|That's when "accelerator mass spectrometry" (AMS) kicks in. This is rather tricky (and very expensive) but allows a far better analysis of the 14C/12C ratio for far smaller samples than the direct method.|
|How does it work? You atomize your
specimen, ionize the carbon (and whatever else will get ionized), accelerate
those ions by high voltage, run them through a thin film to strip off electrons
in order to destroy all charged molecules (like 13C1H)
that might be in there and would be confused with 14C, accelerate
the pure ions now once more with a really high voltage (several million Volts),
and separate different atoms and their various isotopes by magnetic fields into
individual ions beams. Measure how much 14C and 12C flies
along and you have the ratio.
Here is an impression of what is involved (from the Leibniz Laboratory for Radiometric Dating and Stable Isotope Research of my University (Christian-Albrechts-University of Kiel, Germany).
|Doesn't look cheap, isn't cheap, and is not all that easy to operate. You need to know exactly what your are doing, in particular with respect to specimen preparation. The data you get are only as good as your specimen. Breath at it once in the wrong way, and its contaminated with fresh carbon, yielding faulty results.|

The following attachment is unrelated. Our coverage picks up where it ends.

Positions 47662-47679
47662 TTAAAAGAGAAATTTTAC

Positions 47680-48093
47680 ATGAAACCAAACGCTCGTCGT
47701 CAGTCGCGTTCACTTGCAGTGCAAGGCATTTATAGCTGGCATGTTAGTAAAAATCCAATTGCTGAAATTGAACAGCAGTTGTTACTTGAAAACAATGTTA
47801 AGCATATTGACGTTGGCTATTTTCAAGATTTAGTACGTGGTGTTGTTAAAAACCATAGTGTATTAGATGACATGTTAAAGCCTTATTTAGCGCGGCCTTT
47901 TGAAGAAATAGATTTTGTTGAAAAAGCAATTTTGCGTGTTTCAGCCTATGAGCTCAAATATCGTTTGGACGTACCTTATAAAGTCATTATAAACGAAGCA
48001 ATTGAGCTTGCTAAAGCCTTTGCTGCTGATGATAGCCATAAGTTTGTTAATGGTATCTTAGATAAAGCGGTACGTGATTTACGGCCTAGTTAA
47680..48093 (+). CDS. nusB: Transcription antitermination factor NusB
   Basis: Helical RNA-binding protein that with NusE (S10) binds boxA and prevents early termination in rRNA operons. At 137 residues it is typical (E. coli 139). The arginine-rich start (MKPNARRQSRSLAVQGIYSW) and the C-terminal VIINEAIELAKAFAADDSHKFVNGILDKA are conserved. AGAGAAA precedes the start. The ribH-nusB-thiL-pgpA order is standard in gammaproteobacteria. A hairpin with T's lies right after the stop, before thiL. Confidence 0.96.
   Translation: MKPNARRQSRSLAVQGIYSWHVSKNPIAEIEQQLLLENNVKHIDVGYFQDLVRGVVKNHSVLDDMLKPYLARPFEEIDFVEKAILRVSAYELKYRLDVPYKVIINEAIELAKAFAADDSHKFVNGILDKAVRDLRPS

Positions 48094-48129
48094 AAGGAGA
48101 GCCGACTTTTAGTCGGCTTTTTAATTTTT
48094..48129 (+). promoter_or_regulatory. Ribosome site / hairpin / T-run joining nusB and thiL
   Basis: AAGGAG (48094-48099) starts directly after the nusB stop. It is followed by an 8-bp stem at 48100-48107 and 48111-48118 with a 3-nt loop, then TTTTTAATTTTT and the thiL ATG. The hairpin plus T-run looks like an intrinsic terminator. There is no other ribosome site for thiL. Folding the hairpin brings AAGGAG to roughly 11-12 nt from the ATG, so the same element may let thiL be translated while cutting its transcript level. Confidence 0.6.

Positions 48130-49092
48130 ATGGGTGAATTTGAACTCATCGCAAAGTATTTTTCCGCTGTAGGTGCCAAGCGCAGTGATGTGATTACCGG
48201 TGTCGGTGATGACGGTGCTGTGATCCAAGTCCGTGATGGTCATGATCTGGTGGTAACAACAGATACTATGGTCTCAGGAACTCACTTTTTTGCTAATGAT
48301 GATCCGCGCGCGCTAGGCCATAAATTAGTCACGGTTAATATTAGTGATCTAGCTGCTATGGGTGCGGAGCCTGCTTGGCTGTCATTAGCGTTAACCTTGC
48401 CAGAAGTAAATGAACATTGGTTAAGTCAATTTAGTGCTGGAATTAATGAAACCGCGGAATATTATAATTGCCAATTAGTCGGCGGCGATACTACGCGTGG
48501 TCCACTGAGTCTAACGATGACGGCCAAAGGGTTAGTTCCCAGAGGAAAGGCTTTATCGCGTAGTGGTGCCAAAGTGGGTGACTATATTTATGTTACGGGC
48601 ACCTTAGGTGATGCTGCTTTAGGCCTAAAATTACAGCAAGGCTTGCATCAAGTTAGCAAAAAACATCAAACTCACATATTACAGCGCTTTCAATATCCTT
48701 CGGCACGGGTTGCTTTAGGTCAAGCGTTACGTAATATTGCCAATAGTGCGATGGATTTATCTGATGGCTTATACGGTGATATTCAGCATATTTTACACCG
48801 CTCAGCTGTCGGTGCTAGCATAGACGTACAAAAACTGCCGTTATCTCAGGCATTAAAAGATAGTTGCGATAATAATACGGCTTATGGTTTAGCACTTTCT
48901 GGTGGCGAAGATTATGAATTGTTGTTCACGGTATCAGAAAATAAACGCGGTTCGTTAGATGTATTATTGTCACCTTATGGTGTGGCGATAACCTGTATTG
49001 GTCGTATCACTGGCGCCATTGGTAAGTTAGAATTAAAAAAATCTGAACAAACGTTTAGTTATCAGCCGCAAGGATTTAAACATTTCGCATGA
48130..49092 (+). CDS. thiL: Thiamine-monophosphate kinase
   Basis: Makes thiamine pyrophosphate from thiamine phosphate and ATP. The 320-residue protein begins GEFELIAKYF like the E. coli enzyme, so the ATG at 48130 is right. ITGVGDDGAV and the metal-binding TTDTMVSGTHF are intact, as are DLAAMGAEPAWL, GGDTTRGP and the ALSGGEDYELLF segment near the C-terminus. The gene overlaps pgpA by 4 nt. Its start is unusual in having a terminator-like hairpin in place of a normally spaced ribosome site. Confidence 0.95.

|Not sparing time and money, how good can it be? Well, after about ten half-lives, approximately 60,000 years, not much 14C is left (1/ 210) » 1/1 000). That gives sort of the lower limit for a 1 mg sample. Very young stuff is problematic too, but why should you want to date that?|
|Pure iron, copper, gold and so on, not containing any carbon, cannot be dated this way at all, of course. But what about steel? It contains carbon and that we can dated. Yes - but where did that carbon come from? If it came exclusively from the charcoal used in the smelting process, you get the age of the tree the charcoal was made from, and that should be close enough. However, if some of the carbon came from the limestone or calcium carbonate (CaCO3) that was added for some reason, or if you used coal (from trees that died many million years ago) your results are useless.|
General Remarks to Literature and Sources
Diffusion in Iron
Landesmuseum für Vorgeschichte (Halle)
10.2 Making Iron 10.2.1 Early Iron
Phosphorous Steel; 9.4.1 General Remarks
11.1.4 Swords of Major Near East Powers in the 1st Millennium BC
Early Copper Sites
Large Pictures 1
11.4.2 Blades of Viking Era Swords
Large Pictures chapter 11.4
10.3 Iron and Steel in Early Europe; 10.3.1 Technology Transfer and Trading
11.1.3 The The Luristan Iron Sword
More Luristan Swords
Old Copper Complex of the Western Great Lake
Rosh Horesha, Shanidar Cave
© H. Föll (Iron, Steel and Swords script)